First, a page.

(ORDO NEWS) — Forty-eight days after the suspension of observations due to a cyberattack, the Atakama Large Millimeter Wave [Antenna] Array (ALMA) is again observing the sky.
The staff worked diligently to restore the damaged servers and services of the computer system. This is a critical milestone in the recovery process.
On October 29, ALMA was cyberattacked. Countermeasures were immediately taken to avoid loss and damage to scientific data and IT infrastructure. The attack affected various critical operational servers and computers.
“The goal was to securely restore all communication and computer systems as quickly as possible. We developed an aggressive plan that required coordination with the ALMA partnership around the world,” explains Jorge Ibsen, Head of Computing at ALMA.
“Thanks to the active participation of our partners around the world, especially from the Computing, Engineering and Science Operations departments, as well as cybersecurity experts from ESO, NAOJ and NRAO, we were able to conduct observations as planned.”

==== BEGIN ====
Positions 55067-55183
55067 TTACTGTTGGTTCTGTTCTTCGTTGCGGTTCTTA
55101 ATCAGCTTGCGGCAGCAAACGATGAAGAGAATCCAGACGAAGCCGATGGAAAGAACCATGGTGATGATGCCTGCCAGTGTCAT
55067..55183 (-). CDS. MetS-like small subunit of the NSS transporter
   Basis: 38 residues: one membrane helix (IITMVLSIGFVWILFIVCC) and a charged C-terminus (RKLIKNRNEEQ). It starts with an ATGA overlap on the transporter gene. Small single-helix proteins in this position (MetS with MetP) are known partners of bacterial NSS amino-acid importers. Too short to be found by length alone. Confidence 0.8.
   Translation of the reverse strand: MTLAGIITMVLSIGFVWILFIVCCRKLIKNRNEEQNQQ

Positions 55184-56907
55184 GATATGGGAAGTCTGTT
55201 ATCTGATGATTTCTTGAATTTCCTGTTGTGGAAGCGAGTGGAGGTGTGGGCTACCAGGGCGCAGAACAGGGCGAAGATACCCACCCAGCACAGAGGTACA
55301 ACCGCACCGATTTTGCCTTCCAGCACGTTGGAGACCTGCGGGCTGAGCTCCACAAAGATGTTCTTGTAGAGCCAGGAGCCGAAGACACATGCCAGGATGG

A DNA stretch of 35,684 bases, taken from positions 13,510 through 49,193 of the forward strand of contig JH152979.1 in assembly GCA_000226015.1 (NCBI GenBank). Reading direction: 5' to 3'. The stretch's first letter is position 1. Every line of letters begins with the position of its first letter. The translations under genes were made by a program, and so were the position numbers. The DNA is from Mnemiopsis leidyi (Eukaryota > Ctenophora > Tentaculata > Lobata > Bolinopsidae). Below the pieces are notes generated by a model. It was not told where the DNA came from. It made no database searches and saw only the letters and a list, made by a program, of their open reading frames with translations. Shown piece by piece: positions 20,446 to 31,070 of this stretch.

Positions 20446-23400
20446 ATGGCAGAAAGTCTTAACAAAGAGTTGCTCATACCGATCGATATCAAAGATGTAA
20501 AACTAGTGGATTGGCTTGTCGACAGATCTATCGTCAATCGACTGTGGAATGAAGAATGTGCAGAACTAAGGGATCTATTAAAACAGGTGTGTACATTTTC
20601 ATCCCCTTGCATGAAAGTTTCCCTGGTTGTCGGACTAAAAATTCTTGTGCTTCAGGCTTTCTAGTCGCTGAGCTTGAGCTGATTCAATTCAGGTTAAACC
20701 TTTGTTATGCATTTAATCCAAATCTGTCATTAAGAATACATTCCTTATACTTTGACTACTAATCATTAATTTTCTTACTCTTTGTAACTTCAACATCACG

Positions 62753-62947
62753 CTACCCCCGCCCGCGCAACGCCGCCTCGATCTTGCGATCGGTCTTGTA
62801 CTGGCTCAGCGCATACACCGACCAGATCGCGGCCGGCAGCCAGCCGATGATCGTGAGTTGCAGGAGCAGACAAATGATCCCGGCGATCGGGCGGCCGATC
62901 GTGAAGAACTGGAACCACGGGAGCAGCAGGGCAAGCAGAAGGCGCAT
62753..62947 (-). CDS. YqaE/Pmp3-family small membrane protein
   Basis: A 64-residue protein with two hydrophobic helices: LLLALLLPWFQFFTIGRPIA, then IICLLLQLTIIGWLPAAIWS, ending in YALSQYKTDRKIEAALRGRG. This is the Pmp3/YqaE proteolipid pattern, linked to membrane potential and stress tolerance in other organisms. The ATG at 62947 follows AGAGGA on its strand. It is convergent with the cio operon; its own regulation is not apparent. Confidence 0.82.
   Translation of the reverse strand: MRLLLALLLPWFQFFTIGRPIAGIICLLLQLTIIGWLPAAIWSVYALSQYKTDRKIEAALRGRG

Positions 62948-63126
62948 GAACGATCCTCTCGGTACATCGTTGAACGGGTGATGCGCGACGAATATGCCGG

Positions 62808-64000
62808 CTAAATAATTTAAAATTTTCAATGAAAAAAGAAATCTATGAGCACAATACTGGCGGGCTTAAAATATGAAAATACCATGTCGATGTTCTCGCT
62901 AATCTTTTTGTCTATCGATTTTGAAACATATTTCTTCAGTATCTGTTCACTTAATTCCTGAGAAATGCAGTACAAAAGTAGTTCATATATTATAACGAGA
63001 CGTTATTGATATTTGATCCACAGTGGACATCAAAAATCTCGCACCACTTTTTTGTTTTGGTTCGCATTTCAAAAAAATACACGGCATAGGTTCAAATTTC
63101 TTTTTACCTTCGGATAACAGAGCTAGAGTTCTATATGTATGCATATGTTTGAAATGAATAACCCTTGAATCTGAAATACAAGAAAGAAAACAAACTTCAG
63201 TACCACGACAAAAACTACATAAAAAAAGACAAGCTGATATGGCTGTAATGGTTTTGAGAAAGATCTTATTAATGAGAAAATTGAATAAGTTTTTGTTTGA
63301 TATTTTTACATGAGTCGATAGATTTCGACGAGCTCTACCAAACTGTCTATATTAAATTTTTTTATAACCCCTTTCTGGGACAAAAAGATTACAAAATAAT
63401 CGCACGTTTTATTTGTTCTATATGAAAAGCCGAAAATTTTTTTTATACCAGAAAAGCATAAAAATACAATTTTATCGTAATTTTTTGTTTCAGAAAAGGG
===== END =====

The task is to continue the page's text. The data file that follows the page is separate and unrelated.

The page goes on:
In the coming weeks, the focus will be on restoring the testing infrastructure and systems, such as the ALMA website and other services, to restore all functionality that existed before the cyber attack.
ALMA director Sean Dougherty notes: “It’s fantastic to be doing scientific observations again. Rebuilding our systems to return to secure surveillance has been a huge undertaking.
Thank you to all JAO staff and the entire ALMA partnership for achieving this impressive milestone.”
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